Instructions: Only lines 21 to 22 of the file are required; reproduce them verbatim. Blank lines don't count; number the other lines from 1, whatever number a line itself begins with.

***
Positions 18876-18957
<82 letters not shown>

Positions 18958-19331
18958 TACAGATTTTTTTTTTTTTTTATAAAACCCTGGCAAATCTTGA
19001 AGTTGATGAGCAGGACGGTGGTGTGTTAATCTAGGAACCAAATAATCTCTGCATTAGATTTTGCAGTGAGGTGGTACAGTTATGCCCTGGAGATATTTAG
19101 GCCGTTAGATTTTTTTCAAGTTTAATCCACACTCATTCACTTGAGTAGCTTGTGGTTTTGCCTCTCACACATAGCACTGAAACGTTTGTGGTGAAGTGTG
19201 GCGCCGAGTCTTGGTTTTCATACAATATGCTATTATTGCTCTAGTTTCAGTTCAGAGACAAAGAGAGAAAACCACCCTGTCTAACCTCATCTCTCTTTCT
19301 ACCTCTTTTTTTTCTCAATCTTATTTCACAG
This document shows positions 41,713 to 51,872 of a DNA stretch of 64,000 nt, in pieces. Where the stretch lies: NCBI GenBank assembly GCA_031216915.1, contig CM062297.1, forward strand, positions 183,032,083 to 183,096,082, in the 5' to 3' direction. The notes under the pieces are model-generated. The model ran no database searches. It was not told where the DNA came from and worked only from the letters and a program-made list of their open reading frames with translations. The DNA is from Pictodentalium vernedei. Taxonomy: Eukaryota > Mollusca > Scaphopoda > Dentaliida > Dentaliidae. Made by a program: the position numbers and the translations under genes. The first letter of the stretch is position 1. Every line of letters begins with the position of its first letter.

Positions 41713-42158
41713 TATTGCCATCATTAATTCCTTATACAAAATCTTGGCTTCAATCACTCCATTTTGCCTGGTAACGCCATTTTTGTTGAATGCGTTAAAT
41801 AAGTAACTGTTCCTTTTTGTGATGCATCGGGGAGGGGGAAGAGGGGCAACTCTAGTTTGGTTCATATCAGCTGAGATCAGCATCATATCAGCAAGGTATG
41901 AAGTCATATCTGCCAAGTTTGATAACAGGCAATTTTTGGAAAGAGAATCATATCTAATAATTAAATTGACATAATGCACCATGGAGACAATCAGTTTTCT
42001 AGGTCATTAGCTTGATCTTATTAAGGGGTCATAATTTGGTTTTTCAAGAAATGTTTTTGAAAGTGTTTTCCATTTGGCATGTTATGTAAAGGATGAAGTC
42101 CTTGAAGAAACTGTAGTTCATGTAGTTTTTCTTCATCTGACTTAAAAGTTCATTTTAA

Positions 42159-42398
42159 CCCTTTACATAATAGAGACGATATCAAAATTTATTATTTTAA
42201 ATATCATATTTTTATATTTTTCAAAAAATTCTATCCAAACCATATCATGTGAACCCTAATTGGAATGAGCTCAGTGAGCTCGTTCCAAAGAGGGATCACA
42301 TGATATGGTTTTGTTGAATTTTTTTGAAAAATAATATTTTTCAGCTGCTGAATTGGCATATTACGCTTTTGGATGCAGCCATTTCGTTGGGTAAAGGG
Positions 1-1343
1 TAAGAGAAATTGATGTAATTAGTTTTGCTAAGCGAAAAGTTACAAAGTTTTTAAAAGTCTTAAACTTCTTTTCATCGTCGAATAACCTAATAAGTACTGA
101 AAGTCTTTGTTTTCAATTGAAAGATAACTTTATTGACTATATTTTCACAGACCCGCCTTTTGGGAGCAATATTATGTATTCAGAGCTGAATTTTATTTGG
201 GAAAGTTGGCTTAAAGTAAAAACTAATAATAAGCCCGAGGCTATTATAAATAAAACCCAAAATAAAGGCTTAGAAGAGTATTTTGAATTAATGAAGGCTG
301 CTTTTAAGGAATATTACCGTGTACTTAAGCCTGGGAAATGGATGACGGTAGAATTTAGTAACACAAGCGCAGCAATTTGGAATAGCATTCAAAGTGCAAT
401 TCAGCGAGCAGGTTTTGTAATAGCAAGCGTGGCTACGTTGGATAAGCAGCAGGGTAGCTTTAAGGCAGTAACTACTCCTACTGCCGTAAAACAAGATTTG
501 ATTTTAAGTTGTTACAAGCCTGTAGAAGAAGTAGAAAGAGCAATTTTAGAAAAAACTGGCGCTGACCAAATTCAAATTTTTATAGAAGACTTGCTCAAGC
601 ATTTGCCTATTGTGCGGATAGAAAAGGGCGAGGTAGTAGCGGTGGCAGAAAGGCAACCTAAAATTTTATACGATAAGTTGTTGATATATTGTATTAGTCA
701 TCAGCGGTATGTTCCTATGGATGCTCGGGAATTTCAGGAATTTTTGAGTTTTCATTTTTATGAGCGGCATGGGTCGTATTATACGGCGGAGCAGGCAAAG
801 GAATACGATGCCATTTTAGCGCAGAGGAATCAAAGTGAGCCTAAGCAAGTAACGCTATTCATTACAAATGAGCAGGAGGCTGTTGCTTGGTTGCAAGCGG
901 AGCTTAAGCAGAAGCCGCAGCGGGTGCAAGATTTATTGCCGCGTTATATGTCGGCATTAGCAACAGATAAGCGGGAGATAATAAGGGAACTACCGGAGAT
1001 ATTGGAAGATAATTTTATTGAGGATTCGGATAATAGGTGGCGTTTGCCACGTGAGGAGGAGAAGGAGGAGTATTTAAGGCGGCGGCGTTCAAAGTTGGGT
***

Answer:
1 TAAGAGAAATTGATGTAATTAGTTTTGCTAAGCGAAAAGTTACAAAGTTTTTAAAAGTCTTAAACTTCTTTTCATCGTCGAATAACCTAATAAGTACTGA
101 AAGTCTTTGTTTTCAATTGAAAGATAACTTTATTGACTATATTTTCACAGACCCGCCTTTTGGGAGCAATATTATGTATTCAGAGCTGAATTTTATTTGG